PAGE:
As we all know pregnancy isn't always a simple science and can come with risks and complications. Ectopic Pregnancy is something that we very limited control over avoiding, as there is no preventable cause of this type of pregnancy. I was lucky that my first pregnancy was 'normal', healthy and fairly uncomplicated. So when we started trying to conceive for our second child, I assumed it would be much the same. Unfortunately, my second pregnancy was quite the opposite and I ended up in hospital very unwell and in emergency surgery, as we discovered the pregnancy was ectopic.
What is Ectopic Pregnancy?
An ectopic pregnancy is a pregnancy that develops outside of the female's uterus - usually in one of the fallopian tubes. In most cases the embryo can not survive as the blood supply and space inside the fallopian tube is limited. In a small percentage of cases, the fertilised egg positions itself to the cervical wall, ovary or abdominal cavities - however this is very rare. If left in the tube, rupture can occur which is a medical emergency and must not be ignored. Internal bleeding, infection, shock and severe pain results of this internal rupture and need urgent medical assistance and surgery.
Symptoms can vary from woman to woman. For me, I had period-like bleeding & cramping which lead me to believe I was having a normal monthly period. This continued for 2-3 days. It was when the bleeding became very heavy and inconsistent, and teamed with severe pains down low on my left side that made me realise my symptoms were not typical. Several work colleagues commented on how pale I was and asked if I was feeling ok. As the day progressed and I was unable to stand up straight due to the crippling pain, I realised all was not well. I left work at midday and took myself to the emergency ward. Lucky I did, because on arrival I fainted.
Other symptoms can be:
- sometimes an ectopic pregnancy can begin like a normal pregnancy with the same typical pregnancy symptoms (a positive pregnancy test, nausea, a missed period, tender breasts)
- stomach cramping
- lower back pain
- pelvic pain
- feeling light headed
- vaginal bleeding or spotting
- severe sudden pain
Diagnosis of an Ectopic Pregnancy:
Diagnosis usually occurs because symptoms are severe (and usually when the fallopian tube has ruptured) and the female has sought medical assistance. A diagnosis is made through all or either of these procedures:
- blood tests
- ultrasound (external and/or internal)
- keyhole surgery (laparoscopic)
- pelvic examination
Risks and Treatments:
An ectopic pregnancy can not be ignored. Once the fallopian tube has ruptured, urgent surgery (and sometimes a blood transfusion) is needed. The surgery is done through small incisions (I had 3 - one on each side of my lower pelvis and one into my belly button) called laparoscopic surgery. The embryo is removed and all attempts are made to repair the fallopian tube. If it can not be repaired the tube is removed or left disconnected. This is an overwhelming experience for a female - especially those who wish to have more children in the future. Take peace in knowing that in most cases; you can still have future pregnancies even with only one working tube remaining.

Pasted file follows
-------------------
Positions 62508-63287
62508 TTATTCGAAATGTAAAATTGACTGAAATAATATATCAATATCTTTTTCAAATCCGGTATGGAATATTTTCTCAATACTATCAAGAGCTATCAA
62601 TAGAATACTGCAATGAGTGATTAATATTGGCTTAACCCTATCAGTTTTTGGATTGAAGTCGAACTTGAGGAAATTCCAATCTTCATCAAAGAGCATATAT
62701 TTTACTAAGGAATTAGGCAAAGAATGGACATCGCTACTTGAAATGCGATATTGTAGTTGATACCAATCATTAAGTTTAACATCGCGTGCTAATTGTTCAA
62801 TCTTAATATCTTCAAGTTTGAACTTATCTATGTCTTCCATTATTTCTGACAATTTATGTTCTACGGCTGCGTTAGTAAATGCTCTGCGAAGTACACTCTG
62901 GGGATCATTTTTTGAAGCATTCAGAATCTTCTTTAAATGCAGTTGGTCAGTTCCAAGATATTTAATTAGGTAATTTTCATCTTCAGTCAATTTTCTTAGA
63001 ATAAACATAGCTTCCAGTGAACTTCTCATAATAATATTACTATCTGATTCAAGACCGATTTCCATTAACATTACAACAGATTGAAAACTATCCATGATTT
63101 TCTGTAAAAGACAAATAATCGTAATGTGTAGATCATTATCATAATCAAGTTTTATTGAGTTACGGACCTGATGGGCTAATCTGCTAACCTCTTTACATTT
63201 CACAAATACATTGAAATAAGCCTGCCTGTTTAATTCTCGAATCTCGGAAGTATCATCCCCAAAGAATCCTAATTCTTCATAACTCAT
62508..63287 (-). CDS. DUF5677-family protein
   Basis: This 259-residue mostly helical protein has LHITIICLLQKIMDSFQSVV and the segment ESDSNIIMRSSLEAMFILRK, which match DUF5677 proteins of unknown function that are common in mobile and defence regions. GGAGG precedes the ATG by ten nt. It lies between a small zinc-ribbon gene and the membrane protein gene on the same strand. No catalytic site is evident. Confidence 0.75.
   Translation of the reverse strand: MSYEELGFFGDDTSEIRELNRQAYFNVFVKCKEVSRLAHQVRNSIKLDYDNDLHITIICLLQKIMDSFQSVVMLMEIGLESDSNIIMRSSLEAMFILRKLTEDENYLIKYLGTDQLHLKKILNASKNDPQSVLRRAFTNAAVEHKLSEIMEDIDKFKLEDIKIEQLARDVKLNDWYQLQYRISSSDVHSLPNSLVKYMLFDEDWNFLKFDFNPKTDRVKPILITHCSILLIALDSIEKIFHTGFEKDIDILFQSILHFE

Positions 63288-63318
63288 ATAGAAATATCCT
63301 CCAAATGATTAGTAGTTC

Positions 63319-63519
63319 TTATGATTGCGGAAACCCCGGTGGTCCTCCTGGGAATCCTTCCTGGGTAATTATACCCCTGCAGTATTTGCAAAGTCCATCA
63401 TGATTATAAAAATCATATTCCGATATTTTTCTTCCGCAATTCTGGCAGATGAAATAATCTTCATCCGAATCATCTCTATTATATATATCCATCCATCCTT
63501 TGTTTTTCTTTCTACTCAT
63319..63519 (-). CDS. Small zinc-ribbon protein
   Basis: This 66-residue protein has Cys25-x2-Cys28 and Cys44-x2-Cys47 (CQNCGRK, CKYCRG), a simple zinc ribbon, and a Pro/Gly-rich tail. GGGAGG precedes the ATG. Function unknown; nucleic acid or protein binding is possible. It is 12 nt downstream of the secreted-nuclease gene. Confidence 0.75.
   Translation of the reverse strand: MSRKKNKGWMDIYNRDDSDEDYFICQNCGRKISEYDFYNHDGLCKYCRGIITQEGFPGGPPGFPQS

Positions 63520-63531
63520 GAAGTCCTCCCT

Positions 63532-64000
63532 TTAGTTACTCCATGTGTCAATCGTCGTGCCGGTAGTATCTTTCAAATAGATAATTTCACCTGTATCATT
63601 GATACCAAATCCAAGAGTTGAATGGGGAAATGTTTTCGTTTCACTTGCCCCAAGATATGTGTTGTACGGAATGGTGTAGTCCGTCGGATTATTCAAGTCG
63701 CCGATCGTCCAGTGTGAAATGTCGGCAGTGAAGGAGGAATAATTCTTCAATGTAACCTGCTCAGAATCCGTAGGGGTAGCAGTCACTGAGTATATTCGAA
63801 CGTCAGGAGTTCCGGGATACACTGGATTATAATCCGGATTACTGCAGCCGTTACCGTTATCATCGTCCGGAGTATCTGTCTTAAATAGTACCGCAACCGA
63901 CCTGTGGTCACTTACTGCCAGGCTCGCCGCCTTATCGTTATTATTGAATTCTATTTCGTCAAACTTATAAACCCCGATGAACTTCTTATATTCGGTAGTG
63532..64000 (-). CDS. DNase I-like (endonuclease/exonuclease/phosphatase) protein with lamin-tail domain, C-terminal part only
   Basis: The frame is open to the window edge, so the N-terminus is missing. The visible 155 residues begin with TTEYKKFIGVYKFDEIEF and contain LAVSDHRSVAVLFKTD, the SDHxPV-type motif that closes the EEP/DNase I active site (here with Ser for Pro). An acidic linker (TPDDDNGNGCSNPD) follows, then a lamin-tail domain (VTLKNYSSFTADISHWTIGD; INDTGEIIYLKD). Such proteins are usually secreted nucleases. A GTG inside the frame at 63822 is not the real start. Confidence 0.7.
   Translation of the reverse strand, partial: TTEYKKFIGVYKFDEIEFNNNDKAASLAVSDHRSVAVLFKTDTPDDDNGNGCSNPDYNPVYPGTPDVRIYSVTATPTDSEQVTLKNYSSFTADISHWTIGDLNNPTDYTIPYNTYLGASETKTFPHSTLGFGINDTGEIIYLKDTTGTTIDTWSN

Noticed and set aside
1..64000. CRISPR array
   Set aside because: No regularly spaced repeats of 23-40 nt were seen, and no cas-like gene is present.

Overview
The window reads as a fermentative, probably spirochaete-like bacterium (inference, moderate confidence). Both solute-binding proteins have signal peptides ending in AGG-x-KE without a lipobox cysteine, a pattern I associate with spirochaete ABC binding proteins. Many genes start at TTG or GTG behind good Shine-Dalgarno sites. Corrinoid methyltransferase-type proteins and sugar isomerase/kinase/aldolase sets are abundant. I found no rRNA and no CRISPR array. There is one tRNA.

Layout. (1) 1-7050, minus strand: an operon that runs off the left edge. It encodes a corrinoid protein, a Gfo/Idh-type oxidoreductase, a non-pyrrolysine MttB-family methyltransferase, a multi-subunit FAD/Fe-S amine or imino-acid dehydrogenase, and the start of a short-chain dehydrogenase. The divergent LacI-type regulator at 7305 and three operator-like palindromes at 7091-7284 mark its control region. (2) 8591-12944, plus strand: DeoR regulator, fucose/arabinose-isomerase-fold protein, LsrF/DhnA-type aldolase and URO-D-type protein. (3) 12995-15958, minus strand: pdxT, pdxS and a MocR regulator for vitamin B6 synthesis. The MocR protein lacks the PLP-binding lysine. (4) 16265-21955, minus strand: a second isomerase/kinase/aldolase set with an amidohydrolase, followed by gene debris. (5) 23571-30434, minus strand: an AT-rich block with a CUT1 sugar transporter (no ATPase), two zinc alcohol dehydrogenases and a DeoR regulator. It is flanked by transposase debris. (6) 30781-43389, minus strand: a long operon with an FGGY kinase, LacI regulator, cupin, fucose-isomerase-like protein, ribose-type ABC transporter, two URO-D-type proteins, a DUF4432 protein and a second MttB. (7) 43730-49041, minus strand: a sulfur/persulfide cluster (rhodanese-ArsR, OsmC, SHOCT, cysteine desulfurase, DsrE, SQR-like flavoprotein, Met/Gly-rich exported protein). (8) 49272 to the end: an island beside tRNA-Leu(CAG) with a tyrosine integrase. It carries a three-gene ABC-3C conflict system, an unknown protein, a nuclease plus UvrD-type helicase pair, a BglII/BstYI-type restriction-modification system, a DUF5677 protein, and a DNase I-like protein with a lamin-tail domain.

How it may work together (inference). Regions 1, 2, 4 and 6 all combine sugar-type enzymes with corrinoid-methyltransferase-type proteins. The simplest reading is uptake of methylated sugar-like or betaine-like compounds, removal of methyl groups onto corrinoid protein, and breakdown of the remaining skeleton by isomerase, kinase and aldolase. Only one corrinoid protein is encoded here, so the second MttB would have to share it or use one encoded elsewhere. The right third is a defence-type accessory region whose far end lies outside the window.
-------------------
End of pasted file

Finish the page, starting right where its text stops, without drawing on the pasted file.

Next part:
I fell pregnant again 6 months later and had a lot of early tests to ensure that this pregnancy was in the uterus and growing at a steady rate. Nine months later I gave birth to a thriving, healthy baby boy.
If you have had an ectopic pregnancy, your risk of having another is higher. So, ensure you talk to your doctors and health care providers about this so they can monitor your pregnancy/future pregnancies carefully.
Call 000, go to a hospital or talk to your doctor/obstetrician if you have any severe symptoms or concerns. Talk to Dr Chong about all of your pregnancy needs.
Causes & Preventions:
There is no one reason why an ectopic pregnancy occurs, and not one way to prevent them from occurring. You can however, strive to keep your reproductive system in good health through a good nutritious diet, sufficient sleep and an active healthy lifestyle. Ensure you get regular pap smears and pelvic/cervical check ups and always prevent and quickly treat any sexually transmitted diseases or infections (STD's / STI's)
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